HUD moves to protect older LGBT people, Obama pushes auto IRA plans
By Frederick Kunkle
“HUD’s announcement is a strong step toward ending discrimination against LGBT people in federally supported senior housing,” Michael Adams, executive director of Services and Advocacy for Gay, Lesbian, Bisexual and Transgender Elders (SAGE), said in a written statement. “With a recent report showing that housing discrimination against LGBT elders is rampant, this is just the kind of leadership we need from the federal government. Now we need to make sure that these anti-discrimination protections are effectively implemented.”
The White House Conference on Aging is a once-a-decade event. This year’s was smaller and shorter in duration than those in the past, which have been credited for lending momentum to efforts to create Medicare 50 years ago.
The agenda for Monday included panels on preventing elder abuse, technology breakthroughs that may benefit older people and giving more support to caregivers.
President Obama, who spoke to the conference on the importance of improving retirement benefits for all workers, said his administration would draft new rules allowing states to pass legislation that would automatically enroll workers in IRAs.
Obama, who has pushed Congress to pass such a law without success, said a handful of states have already enacted such legislation and more than 20 others are considering it. Obama said such measures are critical, especially because traditional pensions have all but vanished from the private sector and about one third of the workforce has no retirement at all available through their places of employment.
“It is perverse in this country that it is just easier to save if you’ve already got money,” Obama said. “And I’m talking about not just the fact that you’ve got money to save. I’m talking just about the mechanics, the mechanism of being able to save, and then take advantage of the tax benefits of saving.”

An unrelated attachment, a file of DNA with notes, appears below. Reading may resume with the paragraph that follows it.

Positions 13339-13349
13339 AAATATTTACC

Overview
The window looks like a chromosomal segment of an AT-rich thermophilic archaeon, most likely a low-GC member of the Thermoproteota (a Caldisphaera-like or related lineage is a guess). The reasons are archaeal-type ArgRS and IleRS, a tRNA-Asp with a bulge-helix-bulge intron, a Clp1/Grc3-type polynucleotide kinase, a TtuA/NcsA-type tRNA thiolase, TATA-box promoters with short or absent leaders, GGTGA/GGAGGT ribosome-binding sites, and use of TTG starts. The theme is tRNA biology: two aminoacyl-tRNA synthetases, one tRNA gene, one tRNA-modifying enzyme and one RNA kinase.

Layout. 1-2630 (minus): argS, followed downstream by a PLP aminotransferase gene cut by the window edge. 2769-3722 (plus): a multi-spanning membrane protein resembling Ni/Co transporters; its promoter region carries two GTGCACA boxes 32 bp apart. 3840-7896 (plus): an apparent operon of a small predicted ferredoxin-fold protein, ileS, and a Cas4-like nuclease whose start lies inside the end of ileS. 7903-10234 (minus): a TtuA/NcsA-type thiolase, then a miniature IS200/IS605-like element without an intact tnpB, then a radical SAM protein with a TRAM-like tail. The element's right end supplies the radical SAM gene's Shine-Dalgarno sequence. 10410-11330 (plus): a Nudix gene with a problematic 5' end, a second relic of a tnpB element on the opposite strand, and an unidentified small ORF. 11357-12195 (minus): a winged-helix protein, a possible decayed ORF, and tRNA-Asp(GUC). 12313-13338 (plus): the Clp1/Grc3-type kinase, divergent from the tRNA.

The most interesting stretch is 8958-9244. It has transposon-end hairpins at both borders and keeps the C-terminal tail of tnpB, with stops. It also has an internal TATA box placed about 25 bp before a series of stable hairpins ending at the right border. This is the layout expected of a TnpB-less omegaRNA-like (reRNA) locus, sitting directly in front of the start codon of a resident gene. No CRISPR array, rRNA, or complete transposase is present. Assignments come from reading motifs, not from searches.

Obama also said his administration would perform a major overhaul on quality and safety requirements for nursing homes, make it easier for older Americans to obtain access to nutritional food, put in place rules for federal employees that would give them more flexibility as caregivers, and train prosecutors from all 50 states to effectively prosecute elder abuse and financial exploitation.
Private companies and organizations that took part in the conference also announced initiatives aimed at older people.
The HUD policy guidance builds on a 2012 Equal Access Rule designed to protect people who use rent-subsidized vouchers, which are commonly referred to as Section 8 vouchers, and other federal housing programs.
The new guidance specifies further what programs are covered, including those that use financing from the Federal Housing Administration or Section 202 assistance for senior citizen housing.
The guidance clarifies that no owner or administrator of HUD-subsidized housing or FHA-assisted financing may inquire about the sexual orientation or gender identity of an applicant. Violators could be subjected to HUD sanctions.